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Feverish monkeys get kicked when they’re down – new study explores illness and aggression in wild primates

Monkeys suffering from a fever are twice as likely to be the victims of aggression from members of their own social group looking to advance their dominance, according to the first study to monitor fevers in wild primates and reveal the social cost of infection among the species.

Vervet monkeys fighting on a rock
Monkeys with a fever were six times more likely to get injured, compared to those without

Using state-of-the-art miniature data loggers, researchers led by Dr Richard McFarland from Nottingham Trent University obtained continuous measurements of core body temperature in a group of wild vervet monkeys over a six-year period. They detected 128 fevers in 43 monkeys, totalling 776 fever-days.

Behaviour during periods of fever included loss of appetite and fatigue, but the monkeys did not reduce interaction with their social group.

This temporary loss of capacity was detected by other members of the group, offering them competitive opportunities. As well as receiving more aggression, those with a fever were six times more likely to get injured, compared to those without.

Of the 412 days on which a monkey was febrile, 39% involved aggression and 8% resulted in newly acquired injuries. Across all aggressions directed toward victims with a fever, 80% were male and 20% were female – attackers were found to be both male and female regardless of the victim.

When comparing the relative risk of injury to the day on which a fever started, the monkeys were more likely to get injured in the days closer to the onset of a fever, with the maximum probability of injury being two days after the onset of a fever. These results suggest that injuries were more likely when a monkey already had an established fever and were not the cause of the fever itself.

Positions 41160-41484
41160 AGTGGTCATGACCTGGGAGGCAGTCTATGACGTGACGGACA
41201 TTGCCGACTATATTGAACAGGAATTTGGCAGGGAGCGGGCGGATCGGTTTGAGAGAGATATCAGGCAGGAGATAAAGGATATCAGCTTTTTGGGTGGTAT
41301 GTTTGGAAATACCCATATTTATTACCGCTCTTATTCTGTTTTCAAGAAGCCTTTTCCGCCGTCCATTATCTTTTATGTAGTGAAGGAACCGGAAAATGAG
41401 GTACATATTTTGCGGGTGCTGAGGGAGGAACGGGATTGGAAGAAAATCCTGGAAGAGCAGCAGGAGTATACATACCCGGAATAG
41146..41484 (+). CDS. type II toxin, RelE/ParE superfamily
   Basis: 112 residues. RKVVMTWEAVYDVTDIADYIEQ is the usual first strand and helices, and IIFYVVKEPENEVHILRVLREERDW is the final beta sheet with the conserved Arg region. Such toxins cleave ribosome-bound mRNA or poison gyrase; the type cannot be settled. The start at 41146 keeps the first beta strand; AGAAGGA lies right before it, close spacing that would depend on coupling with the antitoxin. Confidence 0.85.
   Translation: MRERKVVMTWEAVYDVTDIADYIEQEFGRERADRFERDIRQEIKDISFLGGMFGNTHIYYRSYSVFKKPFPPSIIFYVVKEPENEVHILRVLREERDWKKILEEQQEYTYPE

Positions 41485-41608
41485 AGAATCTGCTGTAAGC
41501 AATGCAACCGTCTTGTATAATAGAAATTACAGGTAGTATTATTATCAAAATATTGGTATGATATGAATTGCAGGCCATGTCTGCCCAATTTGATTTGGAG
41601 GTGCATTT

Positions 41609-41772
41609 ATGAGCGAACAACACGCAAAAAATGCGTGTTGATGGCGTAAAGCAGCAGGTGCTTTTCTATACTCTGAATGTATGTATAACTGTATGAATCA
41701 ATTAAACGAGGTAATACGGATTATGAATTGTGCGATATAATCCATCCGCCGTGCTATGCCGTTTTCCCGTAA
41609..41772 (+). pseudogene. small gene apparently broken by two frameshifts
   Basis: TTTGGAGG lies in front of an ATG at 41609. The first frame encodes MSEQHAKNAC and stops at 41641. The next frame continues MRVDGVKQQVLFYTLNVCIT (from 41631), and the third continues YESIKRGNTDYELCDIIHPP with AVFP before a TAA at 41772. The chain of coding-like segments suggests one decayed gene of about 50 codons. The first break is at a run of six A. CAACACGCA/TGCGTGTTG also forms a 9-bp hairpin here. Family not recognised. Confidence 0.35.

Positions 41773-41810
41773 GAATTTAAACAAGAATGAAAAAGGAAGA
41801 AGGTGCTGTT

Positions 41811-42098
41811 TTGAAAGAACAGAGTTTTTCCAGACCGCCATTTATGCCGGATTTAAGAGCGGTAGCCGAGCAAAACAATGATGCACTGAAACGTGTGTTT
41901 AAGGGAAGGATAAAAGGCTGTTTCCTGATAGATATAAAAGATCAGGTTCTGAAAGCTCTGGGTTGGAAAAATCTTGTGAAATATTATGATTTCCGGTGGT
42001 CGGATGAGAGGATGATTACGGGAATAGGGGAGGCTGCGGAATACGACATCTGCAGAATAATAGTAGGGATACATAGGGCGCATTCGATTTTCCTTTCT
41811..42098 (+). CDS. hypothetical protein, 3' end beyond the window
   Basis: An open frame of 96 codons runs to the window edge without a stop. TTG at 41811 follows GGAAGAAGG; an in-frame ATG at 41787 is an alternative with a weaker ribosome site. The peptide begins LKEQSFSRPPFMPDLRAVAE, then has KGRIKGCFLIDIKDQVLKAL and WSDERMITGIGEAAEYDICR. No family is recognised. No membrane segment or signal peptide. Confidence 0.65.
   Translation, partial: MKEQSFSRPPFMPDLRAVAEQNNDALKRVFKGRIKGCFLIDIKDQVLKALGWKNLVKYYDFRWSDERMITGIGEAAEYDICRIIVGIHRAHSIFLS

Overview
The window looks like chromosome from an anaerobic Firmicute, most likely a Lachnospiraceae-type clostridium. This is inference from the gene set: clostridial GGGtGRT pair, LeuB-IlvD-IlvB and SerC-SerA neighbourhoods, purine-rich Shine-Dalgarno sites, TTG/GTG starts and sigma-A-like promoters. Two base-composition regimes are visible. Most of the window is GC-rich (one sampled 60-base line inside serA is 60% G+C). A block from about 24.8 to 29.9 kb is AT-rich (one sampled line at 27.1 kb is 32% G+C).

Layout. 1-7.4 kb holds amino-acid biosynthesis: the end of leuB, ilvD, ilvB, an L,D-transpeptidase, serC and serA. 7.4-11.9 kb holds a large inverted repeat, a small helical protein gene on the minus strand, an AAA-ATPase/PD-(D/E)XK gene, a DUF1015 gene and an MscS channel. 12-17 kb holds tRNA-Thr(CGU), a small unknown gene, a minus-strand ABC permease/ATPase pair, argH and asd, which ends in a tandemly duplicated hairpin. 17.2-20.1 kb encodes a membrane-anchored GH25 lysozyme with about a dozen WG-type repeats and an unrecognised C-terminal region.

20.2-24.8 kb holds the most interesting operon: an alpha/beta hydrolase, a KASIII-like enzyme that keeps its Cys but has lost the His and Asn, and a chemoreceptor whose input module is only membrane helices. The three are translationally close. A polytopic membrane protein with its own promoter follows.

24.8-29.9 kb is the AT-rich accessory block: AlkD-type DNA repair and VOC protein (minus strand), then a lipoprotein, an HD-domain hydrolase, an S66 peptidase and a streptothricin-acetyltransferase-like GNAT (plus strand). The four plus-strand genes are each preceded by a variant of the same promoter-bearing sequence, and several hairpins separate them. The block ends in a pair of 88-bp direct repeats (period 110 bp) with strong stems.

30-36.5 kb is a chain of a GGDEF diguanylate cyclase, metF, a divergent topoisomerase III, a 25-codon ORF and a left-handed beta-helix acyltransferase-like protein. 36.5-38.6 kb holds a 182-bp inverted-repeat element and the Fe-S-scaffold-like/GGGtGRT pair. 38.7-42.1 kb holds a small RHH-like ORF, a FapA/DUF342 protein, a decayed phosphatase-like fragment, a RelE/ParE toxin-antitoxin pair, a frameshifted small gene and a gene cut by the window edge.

Dr Richard McFarland discusses the study on feverish vervet monkeys

Dr Richard McFarland, senior lecturer in Psychology at NTU’s School of Social Sciences, has spent almost ten years studying the thermoregulation of primates in South Africa, including the impact of climate on their behaviour. He said: “While there are many positives for monkeys who live in social groups – such as protection from predators and improve reproductive success – we’ve demonstrated, for the first time in a wild primate, a hidden cost of sociality.

“These monkeys live in relatively stable dominance hierarchies, but we saw sick animals targeted by their own peers when they were sick, and least able to fight back, potentially improving the attacker’s social status, and further reducing a sick animal’s survival prospects.”

“The results help us to understand disease transmission and the ways in which social structure can change as a result of infection.”

The paper Fevers and the social costs of acute infection in wild vervet monkeys has been published in PNAS (Proceedings of the National Academy of Sciences of the United States of America).

  • Notes for editors

    Press enquiries please contact Helen Breese, Public Relations Manager, on telephone +44 (0)115 848 8751, or via email.

    Notes to editors

    Press enquiries please contact Helen Breese, Public Relations Manager, on telephone +44 (0)115 848 8751, or via email

    About Nottingham Trent University

    Nottingham Trent University (NTU) was named University of the Year 2019 in the Guardian University Awards. The award was based on performance and improvement in the Guardian University Guide, retention of students from low-participation areas and attainment of BME students.

    NTU was also the Times Higher Education University of the Year 2017, and The Times and Sunday Times Modern University of the Year 2018. These awards recognise NTU for its high levels of student satisfaction, its quality of teaching, its engagement with employers, and its overall student experience.

    The university has been rated Gold in the Government’s Teaching Excellence Framework – the highest ranking available.

    It is one of the largest UK universities. With over 37,000 students and more than 4,000 staff located across four campuses, the University injects £1.6bn into the UK economy. It has been the largest recruiter of UK undergraduates in each of the last four years. With an international student population of more than 6,000 and an NTU community representing around 160 countries, the University prides itself on its global outlook.

    The university is passionate about creating opportunities and its extensive outreach programme is designed to enable NTU to be a vehicle for social mobility. NTU is among the UK’s top five recruiters of students from disadvantaged backgrounds and was awarded University of the Year in the UK Social Mobility Awards 2019.

Feverish monkeys get kicked when they’re down – new study explores illness and aggression in wild primates

Published on 21 October 2021
  • Category: Press office; Research; School of Social Sciences

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